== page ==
I was closely involved in the initial trials examining EGFR inhibitors and in some of the work that led to the discovery of other driver mutations by creating databases and looking at biomarkers. In my practice, I have a very strong focus on biomarkers and precision medicine. Before I treat anyone with nonsquamous histology, especially a patient of Asian descent or with a light or nonsmoking history, I make sure I have EGFR testing results. If they have a mutation in exon 19 or 21, they get osimertinib as first-line therapy. Some trials in early stages, such as FLAURA2 (NCT04035486), are currently looking at targeted agents such as osimertinib plus chemotherapy. If a patient has a noncanonical mutation, meaning a mutation in exon 20 or a rare mutation in exon 19 or 21, I either consult my computer or one of the laboratory scientists who are working with these mutations in the laboratory to determine if it’s an activating mutation. I want to know if it causes the lung tumor to grow or not, and if we have a drug that targets it. I predict that we will get much more personalized in how we target EGFR mutations in lung cancer in upcoming years.
Another consideration with these therapies is toxicity. Despite all the research, we still see a good deal of rash, diarrhea, dermatitis, paronychia on the nails, ingrown eyelashes, and other adverse effects (AEs) of therapy. Those require delicate management. It’s important that patients are made aware of these AEs and possible ameliorators before they are treated. I make sure that the nurse practitioners and nurses in the office are familiar with the AE therapies, as well. This is clearly an area where scientists have gone from the clinic to the laboratory and back again, and we are making great headway.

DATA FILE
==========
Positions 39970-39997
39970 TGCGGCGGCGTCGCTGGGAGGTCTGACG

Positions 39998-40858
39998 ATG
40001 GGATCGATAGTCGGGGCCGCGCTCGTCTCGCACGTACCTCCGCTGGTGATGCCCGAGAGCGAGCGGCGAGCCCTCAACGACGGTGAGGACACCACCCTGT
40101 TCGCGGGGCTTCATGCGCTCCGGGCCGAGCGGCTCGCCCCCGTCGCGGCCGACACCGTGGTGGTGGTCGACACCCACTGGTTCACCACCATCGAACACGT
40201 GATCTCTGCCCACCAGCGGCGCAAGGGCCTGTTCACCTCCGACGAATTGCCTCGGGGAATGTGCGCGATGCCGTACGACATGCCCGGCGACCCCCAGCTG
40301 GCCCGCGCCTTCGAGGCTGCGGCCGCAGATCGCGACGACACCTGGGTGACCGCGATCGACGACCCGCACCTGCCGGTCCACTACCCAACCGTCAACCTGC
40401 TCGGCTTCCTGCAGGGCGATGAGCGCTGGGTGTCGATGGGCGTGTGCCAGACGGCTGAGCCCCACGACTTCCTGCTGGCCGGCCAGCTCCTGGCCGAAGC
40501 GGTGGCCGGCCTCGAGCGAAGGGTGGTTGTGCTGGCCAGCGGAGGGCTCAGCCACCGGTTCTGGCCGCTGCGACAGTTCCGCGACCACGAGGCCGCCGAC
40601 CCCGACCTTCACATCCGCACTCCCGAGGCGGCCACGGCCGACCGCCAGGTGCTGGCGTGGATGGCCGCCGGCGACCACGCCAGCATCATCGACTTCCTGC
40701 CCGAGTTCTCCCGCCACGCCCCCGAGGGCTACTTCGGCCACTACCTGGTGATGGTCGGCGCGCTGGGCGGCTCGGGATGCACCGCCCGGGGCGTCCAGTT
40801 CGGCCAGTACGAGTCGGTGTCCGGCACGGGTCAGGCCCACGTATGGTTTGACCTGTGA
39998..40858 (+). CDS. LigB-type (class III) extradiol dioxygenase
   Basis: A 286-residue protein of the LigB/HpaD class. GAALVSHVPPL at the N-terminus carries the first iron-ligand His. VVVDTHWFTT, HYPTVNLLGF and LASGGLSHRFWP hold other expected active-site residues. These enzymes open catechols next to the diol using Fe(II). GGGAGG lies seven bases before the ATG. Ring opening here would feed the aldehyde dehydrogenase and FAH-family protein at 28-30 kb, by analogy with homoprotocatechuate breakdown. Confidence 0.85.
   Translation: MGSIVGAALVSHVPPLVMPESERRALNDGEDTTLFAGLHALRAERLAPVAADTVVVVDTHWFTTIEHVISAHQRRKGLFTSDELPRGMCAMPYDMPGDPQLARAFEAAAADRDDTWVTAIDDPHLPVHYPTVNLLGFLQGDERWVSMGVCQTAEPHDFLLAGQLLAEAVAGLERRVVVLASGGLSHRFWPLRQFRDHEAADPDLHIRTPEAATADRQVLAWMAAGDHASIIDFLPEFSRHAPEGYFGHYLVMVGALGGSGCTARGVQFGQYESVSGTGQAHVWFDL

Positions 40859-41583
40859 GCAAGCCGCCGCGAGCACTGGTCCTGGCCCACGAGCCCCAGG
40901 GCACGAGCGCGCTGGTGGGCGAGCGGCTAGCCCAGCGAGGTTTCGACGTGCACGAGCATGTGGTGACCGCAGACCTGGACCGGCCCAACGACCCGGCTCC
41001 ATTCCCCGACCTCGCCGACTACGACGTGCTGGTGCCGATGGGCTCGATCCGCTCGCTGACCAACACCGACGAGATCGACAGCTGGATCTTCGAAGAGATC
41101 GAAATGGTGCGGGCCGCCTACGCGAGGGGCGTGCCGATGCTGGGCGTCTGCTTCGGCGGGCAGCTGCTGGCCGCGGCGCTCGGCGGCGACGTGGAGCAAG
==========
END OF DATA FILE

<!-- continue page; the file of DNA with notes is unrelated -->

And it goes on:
In summary, it has been fantastic over my career to see targeted therapies, such as EGFR-targeting agents, being used routinely in oncology. Now we need to think about which agents should be used based on which mutation the patient has and how to target resistance because we must continue to ratchet up our clinical abilities and find better ways to manage lung cancer throughout the world.
RSH receives consulting fees from AstraZeneca, Bolt Biotherapeutics, Bristol Myers Squibb, Candel Therapeutics, Inc., Checkpoint Therapeutics, Cybrexa Therapeutics, DynamiCure Biotechnology, LLC, eFFECTOR Therapeutics, Inc., Eli Lilly and Company, EMD Serono, Genentech, Gilead, HiberCell, Inc., I-MAB Biopharma, Immune-Onc Therapeutics, Inc., Immunocore, Janssen, Johnson & Johnson, Loxo Oncology, Merck and Company, Mirati Therapeutics, NextCure, Novartis, Ocean Biomedical, Inc., Oncocyte Corp, Oncternal Therapeutics, Pfizer, Regeneron Pharmaceuticals, Revelar Biotherapeutics, Inc., Ribbon Therapeutics, Roche, Sanofi, and Xencor, Inc. He receives research support to his institution from AstraZeneca; Eli Lilly and Company; Genentech, a member of the Roche Group; and Merck and Company. He serves in leadership roles for the American Association for Cancer Research (board member, committee chair), International Association for the Study of Lung Cancer (board member, committee chair), Society of Immunotherapy for Cancer (committee chair), and SWOG (committee chair, principal investigator). He serves on the board of directors for Immunocore (nonexecutive director) and Junshi Pharmaceuticals (nonexecutive, independent board member).